Dr. Hailey screwed his eyeglass into his eye. The effect was to increase his gravity without, at the same time, diminishing his benevolence.

“Teetotalism,” he resumed, “was Jerry Glen’s mania. I have never known any man in my life who was so rabid on the subject. He was chairman of endless societies for the total prohibition of the sale of alcohol, and he regarded a taste for liquor of any sort as a sign of incipient epilepsy. I fancy he and I might have seen more of one another if I hadn’t proved so unresponsive to the lectures on the subject he always addressed to me when we met. He liked to call himself a scientific abstainer, and he was devastatingly well-informed about the toxic influence of alcohol. But no doubt you’re aware of all that.”

“Yes and no. I hadn’t realized that the thing had been carried to such extremes.”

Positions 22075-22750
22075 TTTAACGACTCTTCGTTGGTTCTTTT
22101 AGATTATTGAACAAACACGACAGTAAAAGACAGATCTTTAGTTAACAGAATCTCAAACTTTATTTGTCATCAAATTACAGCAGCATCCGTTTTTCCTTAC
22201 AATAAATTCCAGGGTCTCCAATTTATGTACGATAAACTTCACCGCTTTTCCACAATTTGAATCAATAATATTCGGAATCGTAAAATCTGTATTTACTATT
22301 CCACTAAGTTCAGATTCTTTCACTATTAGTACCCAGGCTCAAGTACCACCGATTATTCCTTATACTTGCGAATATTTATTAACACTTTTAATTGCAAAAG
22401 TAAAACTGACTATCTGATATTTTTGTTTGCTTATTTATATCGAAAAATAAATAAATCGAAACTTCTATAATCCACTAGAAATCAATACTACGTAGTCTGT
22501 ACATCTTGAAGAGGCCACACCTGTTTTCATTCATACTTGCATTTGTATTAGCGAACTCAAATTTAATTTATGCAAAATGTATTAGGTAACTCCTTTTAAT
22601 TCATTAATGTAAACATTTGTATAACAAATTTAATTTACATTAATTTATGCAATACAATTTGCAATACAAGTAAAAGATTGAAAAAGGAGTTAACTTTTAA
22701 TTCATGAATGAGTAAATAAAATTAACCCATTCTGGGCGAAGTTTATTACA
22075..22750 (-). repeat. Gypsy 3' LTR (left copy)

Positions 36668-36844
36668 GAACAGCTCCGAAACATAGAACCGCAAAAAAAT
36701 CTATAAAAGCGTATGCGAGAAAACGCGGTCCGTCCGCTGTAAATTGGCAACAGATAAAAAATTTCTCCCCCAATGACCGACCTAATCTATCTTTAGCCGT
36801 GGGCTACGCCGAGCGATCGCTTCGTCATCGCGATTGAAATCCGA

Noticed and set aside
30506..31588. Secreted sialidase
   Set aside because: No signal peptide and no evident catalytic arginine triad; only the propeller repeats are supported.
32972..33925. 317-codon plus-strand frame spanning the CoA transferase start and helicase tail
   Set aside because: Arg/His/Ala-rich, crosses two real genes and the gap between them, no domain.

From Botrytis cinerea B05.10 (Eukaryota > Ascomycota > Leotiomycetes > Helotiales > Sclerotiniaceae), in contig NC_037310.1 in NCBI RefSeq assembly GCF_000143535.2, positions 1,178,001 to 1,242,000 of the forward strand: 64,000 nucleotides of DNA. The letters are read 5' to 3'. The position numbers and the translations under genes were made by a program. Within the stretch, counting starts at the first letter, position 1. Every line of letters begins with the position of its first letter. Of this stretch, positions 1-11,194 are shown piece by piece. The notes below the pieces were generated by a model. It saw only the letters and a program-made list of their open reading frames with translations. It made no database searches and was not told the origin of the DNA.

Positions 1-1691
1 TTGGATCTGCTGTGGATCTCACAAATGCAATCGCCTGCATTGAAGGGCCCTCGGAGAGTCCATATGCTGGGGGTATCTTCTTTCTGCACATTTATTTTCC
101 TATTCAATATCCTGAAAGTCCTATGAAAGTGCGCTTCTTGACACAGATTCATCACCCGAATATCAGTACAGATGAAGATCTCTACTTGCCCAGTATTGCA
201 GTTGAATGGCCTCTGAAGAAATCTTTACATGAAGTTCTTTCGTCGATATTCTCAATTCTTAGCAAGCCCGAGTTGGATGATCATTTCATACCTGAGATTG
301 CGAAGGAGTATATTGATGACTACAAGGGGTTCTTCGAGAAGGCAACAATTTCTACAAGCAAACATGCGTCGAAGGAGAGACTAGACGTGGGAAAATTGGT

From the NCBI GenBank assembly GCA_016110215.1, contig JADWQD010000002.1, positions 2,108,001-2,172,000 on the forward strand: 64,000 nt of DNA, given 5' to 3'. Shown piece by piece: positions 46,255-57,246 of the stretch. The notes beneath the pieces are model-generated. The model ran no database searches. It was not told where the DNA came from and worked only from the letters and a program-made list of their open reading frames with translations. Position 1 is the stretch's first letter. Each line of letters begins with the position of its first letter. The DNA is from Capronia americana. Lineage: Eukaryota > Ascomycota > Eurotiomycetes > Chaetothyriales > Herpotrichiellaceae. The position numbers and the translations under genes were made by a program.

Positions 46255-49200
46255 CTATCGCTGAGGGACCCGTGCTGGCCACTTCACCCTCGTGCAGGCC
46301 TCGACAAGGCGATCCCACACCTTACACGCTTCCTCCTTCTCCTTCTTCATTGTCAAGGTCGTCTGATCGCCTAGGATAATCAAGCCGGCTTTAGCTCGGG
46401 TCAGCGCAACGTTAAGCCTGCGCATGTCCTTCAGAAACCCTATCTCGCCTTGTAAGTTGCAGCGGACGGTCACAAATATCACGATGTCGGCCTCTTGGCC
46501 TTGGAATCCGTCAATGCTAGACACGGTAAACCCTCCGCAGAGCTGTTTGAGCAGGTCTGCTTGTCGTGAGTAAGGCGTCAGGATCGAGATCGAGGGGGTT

The doctor rose and stood in his favorite attitude with his back leaning against the big mantelshelf.

“Extreme views are usually symptoms of reaction,” he said. “If a man is a rabid teetotaller it is frequently because he is dimly aware of a craving for spirituous liquors. And in fact Jerry Glen’s father, the old Marquis of Uckfield, died in his second or third attack of delirium tremens, and his youngest brother was rapidly becoming a chronic drunkard when the war broke out. He was killed in 1914. Standish always swore that, in his teens, Jerry was a heavy drinker himself. I may be quite wrong, but I can’t help thinking that it was his fear of transmitting the taint of alcoholism to a new generation which prevented him from marrying. If so, he deserves credit, for he was as absurdly good-looking in his twenties and thirties as he was rich. Queerly enough, I never heard his name coupled with that of any woman.”

“The only women who seem to have come to Shawdon Hall were the girl friends of his niece.”